Even though it wasn’t described as a “series finale,” “Ted Lasso” undoubtedly came to an end with an episode that was overflowing with emotion and passion, rounding off the least palatable of its three seasons. The appropriately titled “So Long, Farewell” episode gave viewers who thought the show had lost its creative focus throughout the protracted buildup to the titular character’s decision, which seemed to be an unavoidable one, one last cause to be hopeful.
Although the opening sleepover joke provided a brief (though hilariously false) surprise, the conclusion of the episode and, in fact, the entire season, felt rather well foreshadowed throughout the course of the previous several very lengthy episodes. Even though AFC Richmond owner Rebecca (Hannah Waddingham) begged him to stay, Ted (Jason Sudeikis), who was missing his kid, decided to move back to the US. Rebecca told him, “If you go, I go.”
Before Ted could fly back across the pond, however, there were many farewells to be said, including a song from ‘The Sound of Music’ that was especially fitting, as well as the small matter of making amends with West Ham United and its sneering owner Rupert (Anthony Head), whose public mid-game meltdown was perhaps the finale’s most awkward moment.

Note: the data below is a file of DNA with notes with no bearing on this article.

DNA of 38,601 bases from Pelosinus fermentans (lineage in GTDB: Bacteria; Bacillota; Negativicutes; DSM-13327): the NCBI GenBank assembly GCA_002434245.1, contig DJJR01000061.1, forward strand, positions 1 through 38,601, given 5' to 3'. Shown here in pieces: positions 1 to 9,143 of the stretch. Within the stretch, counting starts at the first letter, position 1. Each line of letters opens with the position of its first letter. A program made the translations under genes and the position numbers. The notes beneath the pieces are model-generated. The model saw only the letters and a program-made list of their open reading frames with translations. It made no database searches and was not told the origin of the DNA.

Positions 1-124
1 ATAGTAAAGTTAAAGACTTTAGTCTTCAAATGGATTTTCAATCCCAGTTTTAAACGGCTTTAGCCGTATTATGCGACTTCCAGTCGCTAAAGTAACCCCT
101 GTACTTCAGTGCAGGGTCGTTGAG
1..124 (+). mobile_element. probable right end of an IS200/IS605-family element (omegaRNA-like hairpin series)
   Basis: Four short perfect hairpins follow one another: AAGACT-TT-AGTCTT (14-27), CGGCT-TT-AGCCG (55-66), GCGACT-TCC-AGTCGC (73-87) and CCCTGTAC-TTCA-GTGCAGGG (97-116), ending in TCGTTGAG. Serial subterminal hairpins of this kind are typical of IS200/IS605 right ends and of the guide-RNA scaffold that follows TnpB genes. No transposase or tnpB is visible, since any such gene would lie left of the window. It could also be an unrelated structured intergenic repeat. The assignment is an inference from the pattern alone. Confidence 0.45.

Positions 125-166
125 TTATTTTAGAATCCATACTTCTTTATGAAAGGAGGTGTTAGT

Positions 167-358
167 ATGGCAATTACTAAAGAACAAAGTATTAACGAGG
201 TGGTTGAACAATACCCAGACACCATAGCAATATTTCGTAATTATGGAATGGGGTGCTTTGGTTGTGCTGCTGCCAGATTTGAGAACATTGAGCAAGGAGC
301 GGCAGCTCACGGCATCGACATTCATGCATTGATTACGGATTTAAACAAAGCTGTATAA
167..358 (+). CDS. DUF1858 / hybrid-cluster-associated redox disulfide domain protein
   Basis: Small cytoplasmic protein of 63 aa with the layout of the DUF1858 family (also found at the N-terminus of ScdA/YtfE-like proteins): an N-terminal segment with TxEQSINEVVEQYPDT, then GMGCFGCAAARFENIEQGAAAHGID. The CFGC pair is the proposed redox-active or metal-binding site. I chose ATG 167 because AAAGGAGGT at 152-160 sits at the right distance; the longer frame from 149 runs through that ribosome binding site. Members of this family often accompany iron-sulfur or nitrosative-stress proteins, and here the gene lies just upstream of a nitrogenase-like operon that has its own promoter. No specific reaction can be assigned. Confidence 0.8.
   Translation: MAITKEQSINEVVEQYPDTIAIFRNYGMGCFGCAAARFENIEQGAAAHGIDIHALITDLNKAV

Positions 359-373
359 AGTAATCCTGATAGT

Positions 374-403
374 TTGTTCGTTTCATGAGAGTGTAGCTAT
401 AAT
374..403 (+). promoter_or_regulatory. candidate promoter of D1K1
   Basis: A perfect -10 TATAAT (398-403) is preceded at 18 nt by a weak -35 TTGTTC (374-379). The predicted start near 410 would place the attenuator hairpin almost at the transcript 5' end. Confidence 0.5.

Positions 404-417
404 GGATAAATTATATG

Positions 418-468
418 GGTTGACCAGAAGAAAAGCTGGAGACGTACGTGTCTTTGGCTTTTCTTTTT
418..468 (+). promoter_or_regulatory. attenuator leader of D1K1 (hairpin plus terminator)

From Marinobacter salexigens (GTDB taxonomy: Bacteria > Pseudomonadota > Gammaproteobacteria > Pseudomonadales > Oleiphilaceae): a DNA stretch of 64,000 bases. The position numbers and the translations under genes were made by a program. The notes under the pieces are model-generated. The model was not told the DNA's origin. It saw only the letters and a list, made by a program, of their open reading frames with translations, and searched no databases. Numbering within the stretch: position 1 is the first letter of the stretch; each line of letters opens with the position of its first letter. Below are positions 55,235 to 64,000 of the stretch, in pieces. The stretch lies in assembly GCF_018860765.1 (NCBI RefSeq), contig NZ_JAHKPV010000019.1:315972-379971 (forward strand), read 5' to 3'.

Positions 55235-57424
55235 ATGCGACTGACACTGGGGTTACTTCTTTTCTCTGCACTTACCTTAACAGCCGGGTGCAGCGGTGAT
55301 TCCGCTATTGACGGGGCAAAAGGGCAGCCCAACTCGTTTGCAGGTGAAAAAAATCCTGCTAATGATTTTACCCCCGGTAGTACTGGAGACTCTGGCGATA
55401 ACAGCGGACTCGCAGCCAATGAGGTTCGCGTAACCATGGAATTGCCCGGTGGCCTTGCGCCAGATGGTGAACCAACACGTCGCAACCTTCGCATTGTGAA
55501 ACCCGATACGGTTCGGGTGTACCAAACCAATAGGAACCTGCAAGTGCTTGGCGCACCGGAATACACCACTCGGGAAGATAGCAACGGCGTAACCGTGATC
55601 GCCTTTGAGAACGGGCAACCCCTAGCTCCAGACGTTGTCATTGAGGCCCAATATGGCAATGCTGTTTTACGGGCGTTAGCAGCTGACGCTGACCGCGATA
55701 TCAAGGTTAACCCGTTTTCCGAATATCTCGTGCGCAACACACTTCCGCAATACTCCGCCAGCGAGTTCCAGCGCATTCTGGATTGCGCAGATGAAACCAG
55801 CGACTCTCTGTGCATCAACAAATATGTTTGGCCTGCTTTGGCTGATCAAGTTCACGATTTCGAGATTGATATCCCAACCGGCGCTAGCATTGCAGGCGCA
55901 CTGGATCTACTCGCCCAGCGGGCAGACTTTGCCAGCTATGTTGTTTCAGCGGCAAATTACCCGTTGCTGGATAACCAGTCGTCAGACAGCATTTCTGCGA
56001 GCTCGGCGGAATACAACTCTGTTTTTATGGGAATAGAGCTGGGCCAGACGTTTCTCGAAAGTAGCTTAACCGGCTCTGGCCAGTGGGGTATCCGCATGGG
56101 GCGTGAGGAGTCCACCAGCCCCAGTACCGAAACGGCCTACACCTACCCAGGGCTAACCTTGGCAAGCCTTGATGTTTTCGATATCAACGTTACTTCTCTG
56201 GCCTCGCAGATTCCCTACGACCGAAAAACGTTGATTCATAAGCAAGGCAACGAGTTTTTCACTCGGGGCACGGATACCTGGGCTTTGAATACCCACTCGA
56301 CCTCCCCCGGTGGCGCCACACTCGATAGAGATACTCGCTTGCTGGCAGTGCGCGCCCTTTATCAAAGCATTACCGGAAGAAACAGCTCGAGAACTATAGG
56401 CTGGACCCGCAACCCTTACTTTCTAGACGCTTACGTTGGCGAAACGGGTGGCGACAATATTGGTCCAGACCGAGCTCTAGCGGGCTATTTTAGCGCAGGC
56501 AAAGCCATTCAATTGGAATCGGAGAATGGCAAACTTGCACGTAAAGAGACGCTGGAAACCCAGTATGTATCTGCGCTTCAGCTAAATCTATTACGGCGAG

To its credit, the two-time Emmy winner left some unanswered questions regarding the triangle including Keeley (Juno Temple), Jamie (Phil Dunster), and Roy (Brett Goldstein), even though Roy was chosen as the ostensibly logical candidate to fill Ted’s shoes. For anyone who wanted to scratch a more specific love ache, Rebecca reconnected with her Amsterdam dalliance.
A breakup of sorts also occurred when Coach Beard (Brendan Hunt), who was loyal to Ted, decided to stay behind. Ted had persuaded author Trent Krimm (James Lance) to rename his book about the team from its original title, “The Lasso Way,” pointing out subtly that it was never really about him.
In a way, that’s true because the fish-out-of-water plotline of the show, which centers on a character created for NBC Sports commercials, ended up being just the starting point for a much richer, funnier, and softer property. There are plenty of new directions to explore with or without Ted in the future.
Ted may be going on, but he leaves his humor and wisdom in his wake. Whatever Richmond’s track record, the series was a success for Apple TV+ since it not only attracted media attention and prestigious prizes but also led to a recent White House visit to talk about mental health issues.
The series concluded with the Cat Stevens song “Father and Son,” symbolizing the bond that hung over “Ted Lasso” – the series and the character – from the beginning, and included multiple references to the very first episode.
All in all, it was a really moving conclusion to a less-than-stellar season. And even if it was a little predictable, it still worked since it was difficult to see “Ted Lasso” accomplishing its objectives in any other way.